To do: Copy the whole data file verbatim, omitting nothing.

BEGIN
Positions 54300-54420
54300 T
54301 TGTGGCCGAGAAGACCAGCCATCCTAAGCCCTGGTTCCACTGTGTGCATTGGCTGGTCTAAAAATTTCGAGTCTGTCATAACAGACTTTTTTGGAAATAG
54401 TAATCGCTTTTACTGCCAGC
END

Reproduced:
Positions 54300-54420
54300 T
54301 TGTGGCCGAGAAGACCAGCCATCCTAAGCCCTGGTTCCACTGTGTGCATTGGCTGGTCTAAAAATTTCGAGTCTGTCATAACAGACTTTTTTGGAAATAG
54401 TAATCGCTTTTACTGCCAGC